The following content is sourced from external partners. We cannot guarantee that it is suitable for the visually or hearing impaired.
Ferdinand "BongBong" Marcos, son and namesake of late dictator former President Ferdinand Marcos, is greeted by supporters after attending a mass at a Catholic church in Paranaque city, metro Manila in the Philippines May 15, 2016. REUTERS/Romeo Ranoco(reuters_tickers)
MANILA (Reuters) - The Philippine Supreme Court will allow a protest into the disputed election of the country's vice president, giving the son of the late dictator Ferdinand Marcos a chance to prove his claim that he was robbed of the number two post.
Social activist Leni Robredo was elected vice president in May 2016, winning by about 260,000 votes over Marcos' son and namesake. Popularly known as Bongbong, he said he was the rightful winner and votes were stolen from him.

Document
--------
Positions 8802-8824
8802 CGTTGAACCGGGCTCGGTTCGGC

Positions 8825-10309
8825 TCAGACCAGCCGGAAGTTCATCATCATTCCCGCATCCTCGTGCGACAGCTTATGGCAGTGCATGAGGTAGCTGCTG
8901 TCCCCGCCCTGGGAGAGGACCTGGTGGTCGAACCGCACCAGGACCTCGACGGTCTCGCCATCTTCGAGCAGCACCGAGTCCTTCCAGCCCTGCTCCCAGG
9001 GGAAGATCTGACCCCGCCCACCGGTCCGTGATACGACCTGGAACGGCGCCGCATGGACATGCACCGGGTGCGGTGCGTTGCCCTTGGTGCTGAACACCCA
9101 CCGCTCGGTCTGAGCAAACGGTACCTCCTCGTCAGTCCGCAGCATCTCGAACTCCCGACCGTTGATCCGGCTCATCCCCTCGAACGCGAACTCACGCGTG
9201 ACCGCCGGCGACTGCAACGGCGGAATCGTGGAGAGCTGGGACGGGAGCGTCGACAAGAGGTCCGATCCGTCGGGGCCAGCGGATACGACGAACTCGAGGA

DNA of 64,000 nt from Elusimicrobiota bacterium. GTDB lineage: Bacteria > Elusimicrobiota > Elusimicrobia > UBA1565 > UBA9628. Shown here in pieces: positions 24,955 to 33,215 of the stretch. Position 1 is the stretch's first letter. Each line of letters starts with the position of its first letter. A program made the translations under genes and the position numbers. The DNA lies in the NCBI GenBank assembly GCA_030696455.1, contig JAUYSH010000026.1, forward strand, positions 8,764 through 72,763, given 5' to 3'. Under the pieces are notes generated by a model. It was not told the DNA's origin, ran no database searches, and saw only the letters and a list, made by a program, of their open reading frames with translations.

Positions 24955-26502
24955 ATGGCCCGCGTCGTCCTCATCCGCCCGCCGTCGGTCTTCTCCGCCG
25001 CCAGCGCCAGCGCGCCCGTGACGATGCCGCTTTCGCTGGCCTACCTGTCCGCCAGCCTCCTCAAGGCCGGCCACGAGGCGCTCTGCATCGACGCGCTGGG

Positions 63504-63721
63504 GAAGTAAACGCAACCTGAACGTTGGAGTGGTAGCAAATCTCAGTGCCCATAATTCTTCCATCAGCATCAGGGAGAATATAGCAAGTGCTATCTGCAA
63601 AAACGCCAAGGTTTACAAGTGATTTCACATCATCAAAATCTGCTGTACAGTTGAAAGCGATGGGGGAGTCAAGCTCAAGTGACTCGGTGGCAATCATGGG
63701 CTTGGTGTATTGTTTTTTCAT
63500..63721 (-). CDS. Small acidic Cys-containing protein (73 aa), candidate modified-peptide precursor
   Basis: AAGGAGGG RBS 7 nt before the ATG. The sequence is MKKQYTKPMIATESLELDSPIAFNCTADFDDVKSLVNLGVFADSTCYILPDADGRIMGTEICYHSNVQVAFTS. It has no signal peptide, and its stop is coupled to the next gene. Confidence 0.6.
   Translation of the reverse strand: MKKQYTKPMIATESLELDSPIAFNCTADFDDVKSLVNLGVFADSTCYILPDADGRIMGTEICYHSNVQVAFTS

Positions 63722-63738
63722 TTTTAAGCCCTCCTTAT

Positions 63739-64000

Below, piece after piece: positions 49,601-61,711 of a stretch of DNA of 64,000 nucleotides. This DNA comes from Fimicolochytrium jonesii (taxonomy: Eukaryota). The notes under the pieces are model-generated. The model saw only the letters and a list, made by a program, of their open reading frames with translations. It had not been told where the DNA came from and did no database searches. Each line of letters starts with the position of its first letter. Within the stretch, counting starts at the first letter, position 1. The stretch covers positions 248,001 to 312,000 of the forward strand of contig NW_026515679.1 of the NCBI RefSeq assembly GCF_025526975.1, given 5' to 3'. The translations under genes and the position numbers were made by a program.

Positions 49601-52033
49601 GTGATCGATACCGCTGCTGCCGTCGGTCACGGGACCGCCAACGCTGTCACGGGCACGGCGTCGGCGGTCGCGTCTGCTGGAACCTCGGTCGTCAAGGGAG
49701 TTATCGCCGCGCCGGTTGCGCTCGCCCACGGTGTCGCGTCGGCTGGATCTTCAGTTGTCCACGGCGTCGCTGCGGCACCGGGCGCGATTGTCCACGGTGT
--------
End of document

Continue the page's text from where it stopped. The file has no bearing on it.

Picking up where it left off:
Marcos had asked the court to order a recount of more than a million votes in the south and nullification of balloting in three provinces. Robredo in turn asked the court to reject his petition.
On Thursday, Marcos released the court's Jan. 24 ruling which found his petition "sufficient in form and substance".
His lawyer, Victor Rodriguez, said: "We just want the truth to come out. It's that simple."
The vice presidency is largely ceremonial and has no official role in the Cabinet unless given a portfolio by the president. However, some political commentators believe Marcos wants the vice presidency as a stepping stone to the top job.
Robredo's relationship with President Rodrigo Duterte is far from close and he has frequently made jokes in public at her expense. She has been critical of some of his policies, including his deadly war on drugs.
Last year Duterte instructed aides to tell Robredo to cease attending his Cabinet meetings, prompting her to resign as housing minister, while remaining vice president.
Rumours have swirled that Duterte favours Marcos and that while in China last year, he introduced him to officials as the Philippines' vice president.
Robredo has made the same claim, but has not provided evidence to support it. Duterte has denied he is trying to oust her.
(Reporting by Manuel Mogato; Editing by Martin Petty and Michael Perry)